Brock University is welcoming a new member to take on a leadership role as chancellor. Jack Lightstone recently announced that Shirley Cheechoo, an Aboriginal Canadian actress who is a part of the Cree tribe, has accepted the role at Brock.
Cheechoo was unanimously appointed to become chancellor by Brock University’s Board of Trustees and Senate, and she is set to take on her new role beginning on October 17 during Brock’s convocation. Cheechoo has been ordained for a three-year period for the role of chancellor at the university.
She is a Quebec-born artist, who also runs her own film institute called Weengushk for children of Aboriginal descent. Cheechoo is mainly recognized for her work as a First Nations filmmaker,but she has also established herself as a stage artist. Her work is distinguished through the identification of her Aboriginal roots and has gained recognition at several festivals such as American Indian Film Festival and the Sundance Film Festival.
Her work depicts the many struggles that First Nations face in Canada. Some of her work as a director includes Moose River Crossing, Johnny Tootall, In Shadow, Backroads, Pikutiskaau (Mother Earth) and Silent Tears.
“I never dreamt of being a Chancellor of any university,” Cheechoo said in an interview with Brock News, “and I am proud and honoured to accept this position at Brock University. I have had a rewarding career in the arts, and it’s for this reason I accept this challenge. I have always been involved in youth education, to help them find their path and achieve their dreams.”
This is a big shift and change within the University since Cheechoo is the first woman and Aboriginal Canadian to adopt the role of chancellor. Her predecessor Ned Goodman, a philanthropist and business-oriented man served as chancellor for eight consecutive years.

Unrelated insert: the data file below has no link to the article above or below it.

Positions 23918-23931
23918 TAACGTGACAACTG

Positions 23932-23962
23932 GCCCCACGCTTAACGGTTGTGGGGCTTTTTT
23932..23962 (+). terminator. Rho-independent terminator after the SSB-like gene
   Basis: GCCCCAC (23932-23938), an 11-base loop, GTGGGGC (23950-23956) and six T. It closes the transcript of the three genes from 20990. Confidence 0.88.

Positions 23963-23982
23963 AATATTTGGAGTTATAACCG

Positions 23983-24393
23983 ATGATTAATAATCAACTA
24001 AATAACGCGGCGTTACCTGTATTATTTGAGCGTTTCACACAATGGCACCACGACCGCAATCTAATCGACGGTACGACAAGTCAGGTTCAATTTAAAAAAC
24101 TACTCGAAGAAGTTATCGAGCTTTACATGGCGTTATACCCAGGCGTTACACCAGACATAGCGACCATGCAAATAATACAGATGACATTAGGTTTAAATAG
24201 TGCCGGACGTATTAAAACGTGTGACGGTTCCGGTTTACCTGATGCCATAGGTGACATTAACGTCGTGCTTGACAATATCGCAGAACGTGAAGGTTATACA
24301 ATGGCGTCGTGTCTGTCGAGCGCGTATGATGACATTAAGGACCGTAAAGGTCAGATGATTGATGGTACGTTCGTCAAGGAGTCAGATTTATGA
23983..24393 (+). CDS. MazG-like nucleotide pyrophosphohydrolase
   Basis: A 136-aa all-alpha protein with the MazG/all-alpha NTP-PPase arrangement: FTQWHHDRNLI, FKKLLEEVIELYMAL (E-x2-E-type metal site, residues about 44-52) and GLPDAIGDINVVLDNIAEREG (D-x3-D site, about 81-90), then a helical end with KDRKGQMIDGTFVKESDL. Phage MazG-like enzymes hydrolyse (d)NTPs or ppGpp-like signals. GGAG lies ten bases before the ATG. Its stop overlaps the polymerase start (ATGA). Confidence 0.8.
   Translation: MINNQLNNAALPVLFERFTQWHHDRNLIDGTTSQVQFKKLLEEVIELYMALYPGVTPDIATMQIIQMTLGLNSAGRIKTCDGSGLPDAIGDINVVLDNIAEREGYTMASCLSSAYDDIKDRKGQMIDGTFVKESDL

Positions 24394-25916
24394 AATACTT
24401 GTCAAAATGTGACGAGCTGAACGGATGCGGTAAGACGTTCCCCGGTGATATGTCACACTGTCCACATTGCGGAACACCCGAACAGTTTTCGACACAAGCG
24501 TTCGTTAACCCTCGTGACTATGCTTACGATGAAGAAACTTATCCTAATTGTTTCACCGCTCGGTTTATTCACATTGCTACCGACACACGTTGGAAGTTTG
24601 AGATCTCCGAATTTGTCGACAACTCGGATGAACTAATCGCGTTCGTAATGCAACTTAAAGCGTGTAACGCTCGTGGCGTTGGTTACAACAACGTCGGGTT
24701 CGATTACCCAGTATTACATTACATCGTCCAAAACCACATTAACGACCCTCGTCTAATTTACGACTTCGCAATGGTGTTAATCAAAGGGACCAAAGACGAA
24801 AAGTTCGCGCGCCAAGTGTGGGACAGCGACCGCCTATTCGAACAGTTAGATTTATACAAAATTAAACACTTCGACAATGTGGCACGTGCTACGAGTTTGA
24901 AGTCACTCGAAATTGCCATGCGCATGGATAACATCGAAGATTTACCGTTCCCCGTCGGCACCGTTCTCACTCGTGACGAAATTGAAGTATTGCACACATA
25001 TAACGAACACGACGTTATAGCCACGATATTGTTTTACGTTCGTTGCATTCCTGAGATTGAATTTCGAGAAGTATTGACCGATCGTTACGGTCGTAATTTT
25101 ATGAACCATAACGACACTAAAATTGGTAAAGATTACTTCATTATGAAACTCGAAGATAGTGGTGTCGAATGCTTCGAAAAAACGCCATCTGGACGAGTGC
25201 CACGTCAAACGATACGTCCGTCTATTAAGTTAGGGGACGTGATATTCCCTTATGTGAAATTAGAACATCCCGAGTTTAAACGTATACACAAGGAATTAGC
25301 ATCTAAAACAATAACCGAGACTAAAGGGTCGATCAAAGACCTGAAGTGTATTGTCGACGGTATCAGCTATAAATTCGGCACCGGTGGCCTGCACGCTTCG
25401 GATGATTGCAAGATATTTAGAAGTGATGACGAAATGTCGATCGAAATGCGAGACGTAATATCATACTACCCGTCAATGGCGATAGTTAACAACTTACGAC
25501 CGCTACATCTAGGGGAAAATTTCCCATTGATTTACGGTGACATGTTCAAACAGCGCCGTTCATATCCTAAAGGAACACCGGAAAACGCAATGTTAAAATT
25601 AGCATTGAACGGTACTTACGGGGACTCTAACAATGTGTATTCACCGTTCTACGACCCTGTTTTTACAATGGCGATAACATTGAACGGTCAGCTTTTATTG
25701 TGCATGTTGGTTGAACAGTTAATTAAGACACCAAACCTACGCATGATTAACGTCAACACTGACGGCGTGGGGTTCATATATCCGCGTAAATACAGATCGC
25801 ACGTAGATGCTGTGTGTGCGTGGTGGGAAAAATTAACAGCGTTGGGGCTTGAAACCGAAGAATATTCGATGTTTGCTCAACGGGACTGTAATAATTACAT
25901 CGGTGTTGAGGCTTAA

“We are thrilled to have her become the titular, symbolic head of our University,” said Lightstone in an interview with Brock News. “Among other things, we are at a time when Brock is opening new state-of-the-art facilities for our Marilyn I. Walker School of Fine and Performing Arts, and Dr. Cheechoo’s artistic contribution to our understanding of the lives and experiences of the Aboriginal peoples of Canada comes at a seminal moment in Canada’s evolution.”
Cheechoo plays a pivotal role as she represents the humanistic and artistic portion of the student body. She also functions as the embodiment of the Aboriginal community at Brock. Students are able to identify with her in a deeper level both academically and personally, which can change the shift of how chancellors are perceived.
The level of authority bestowed with the position of leadership allows Cheechoo to inspire and lead students, which helps create and reinforce Canadian Aboriginal culture and art and incorporate it within the Brock community.